Physician, surgeon, writer about cosmetic medicine and gynecologist
American researcher John F. Benton studied in the early 80 a valuable manuscript who came to give some light to the controversy over the existence of such magistra Trota of the twelfth century
Trota was a consummate empirical, that knew about the human body-particularly of women, though not alone- more than any man. It seems demonstrated that she combined traditional knowledge with new therapeutic methods resulting from his own observations and trying a wide range of diseases, beyond purely gynecological. As for the texts that she could write, so far the only thing that is clear is that he composed a De Curis mulierum, that seems she designed, not for clueless, but for those practicing medicine. A text that included the widest range of female medical problems that have been found in a medieval text to date.. The most striking thing about this text, and the most important, is that it offers evidence of the existence of a medical practice of women in direct contact with the female body, knowledge that the men healers of those times lacked
Trota of Salerno is considered the first gynecologist. Her fame spread throughout France and England in the twelfth and thirteenth centuries. She pioneered admiting women within her students. Schools medieval medicine from the twelfth century excluded women and only men could enter. Salerno Medical School was an exception. In this medical school students could receive more extensive medical knowledge, not just those related to conception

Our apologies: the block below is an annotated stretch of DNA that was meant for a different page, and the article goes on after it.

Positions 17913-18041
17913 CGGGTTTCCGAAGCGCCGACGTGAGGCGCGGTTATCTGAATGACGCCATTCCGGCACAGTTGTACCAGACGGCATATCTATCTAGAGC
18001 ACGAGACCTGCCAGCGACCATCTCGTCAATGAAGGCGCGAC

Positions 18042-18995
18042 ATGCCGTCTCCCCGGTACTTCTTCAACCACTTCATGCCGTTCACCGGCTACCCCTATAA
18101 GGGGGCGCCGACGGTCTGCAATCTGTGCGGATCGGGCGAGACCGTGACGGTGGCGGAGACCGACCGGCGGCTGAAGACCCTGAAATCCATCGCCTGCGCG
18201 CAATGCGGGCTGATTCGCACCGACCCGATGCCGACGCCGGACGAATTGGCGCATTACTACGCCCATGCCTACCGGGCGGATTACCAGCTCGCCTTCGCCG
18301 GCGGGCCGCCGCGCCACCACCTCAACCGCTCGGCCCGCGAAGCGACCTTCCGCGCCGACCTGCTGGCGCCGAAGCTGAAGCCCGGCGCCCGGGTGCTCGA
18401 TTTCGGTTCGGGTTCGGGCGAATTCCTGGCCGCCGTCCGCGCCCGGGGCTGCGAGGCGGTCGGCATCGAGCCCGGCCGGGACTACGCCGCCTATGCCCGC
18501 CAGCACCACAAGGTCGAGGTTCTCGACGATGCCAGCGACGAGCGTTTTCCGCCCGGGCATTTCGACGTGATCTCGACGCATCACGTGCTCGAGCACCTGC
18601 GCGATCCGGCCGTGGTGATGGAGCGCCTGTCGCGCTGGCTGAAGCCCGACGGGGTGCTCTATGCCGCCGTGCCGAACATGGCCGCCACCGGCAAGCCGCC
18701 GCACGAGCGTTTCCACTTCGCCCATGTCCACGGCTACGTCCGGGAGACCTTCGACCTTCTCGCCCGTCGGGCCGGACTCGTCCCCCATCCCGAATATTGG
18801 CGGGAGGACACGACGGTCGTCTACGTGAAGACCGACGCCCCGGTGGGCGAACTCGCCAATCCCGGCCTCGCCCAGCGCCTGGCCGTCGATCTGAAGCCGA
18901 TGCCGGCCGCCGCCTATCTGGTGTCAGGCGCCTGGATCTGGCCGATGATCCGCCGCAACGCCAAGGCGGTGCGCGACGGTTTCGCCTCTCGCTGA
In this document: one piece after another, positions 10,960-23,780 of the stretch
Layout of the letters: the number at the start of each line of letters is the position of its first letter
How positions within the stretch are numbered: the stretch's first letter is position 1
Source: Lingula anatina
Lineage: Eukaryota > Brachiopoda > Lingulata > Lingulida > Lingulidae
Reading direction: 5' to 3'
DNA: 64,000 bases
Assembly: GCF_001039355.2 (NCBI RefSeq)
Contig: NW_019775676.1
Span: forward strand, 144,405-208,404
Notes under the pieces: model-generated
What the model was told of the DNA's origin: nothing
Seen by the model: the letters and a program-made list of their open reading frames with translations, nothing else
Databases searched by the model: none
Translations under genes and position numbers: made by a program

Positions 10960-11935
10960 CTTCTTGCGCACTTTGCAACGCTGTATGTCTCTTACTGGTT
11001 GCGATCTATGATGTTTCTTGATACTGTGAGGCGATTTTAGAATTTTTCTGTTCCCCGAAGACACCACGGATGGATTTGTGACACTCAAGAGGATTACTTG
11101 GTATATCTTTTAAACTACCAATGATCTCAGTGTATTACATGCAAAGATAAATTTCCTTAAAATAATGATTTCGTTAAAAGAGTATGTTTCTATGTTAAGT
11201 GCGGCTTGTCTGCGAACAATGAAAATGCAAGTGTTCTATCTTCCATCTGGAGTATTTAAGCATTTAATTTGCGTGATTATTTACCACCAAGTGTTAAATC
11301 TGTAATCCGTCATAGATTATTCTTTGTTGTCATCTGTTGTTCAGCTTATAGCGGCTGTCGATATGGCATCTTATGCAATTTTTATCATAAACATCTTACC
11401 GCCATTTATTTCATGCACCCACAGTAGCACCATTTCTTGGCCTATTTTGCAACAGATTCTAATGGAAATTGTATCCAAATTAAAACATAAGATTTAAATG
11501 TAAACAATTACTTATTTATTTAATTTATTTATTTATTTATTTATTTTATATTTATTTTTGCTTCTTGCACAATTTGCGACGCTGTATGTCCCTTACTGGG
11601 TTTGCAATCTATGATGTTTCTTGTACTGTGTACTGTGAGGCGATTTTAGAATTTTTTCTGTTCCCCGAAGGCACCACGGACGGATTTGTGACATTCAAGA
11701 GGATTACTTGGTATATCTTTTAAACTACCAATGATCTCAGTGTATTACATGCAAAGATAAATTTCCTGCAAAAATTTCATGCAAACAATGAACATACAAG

It is equally common for conception to be hampered by a defect in both men and women
“trotula”, although it is not a woman’s name, is the documented name of a group of texts on women’s medicine that emerged in southern Italy in the twelfth century, probably Salerno. “trotula”, so, should be understood as a title that refers to the three texts in this group:
For the first and third, the works are anonymous, but probably are written by male authors. As for the second, even the first manuscripts are attributed to the Trout healer. Instead of having written directly, But, Trota may be dictated parts of the work or, somehow, supervise their production.
virtually nothing. The statements about who is her husband or your children are completely unfounded. We can infer that lived sometime in the early decades of the twelfth century, but this is as close as we can get it. know, But, in addition to its association with the Curia mulierum, also wrote a Practica (Book of Practical Medicine) which includes its care in a number of medical problems. Aside from surgery (does not mention), she appears to have been a general practitioner and was not strictly limited to gynecology or obstetrics.
Not quite. There are more than five dozen of references in sources from the twelfth century and the beginning of the thirteenth century “Women of Salerno” (Salernitane women) as doctors. In addition, in Trota there is no credential to write a medical book or any, certainly, she had a “chair” at the "University". (In the twelfth century there was no university)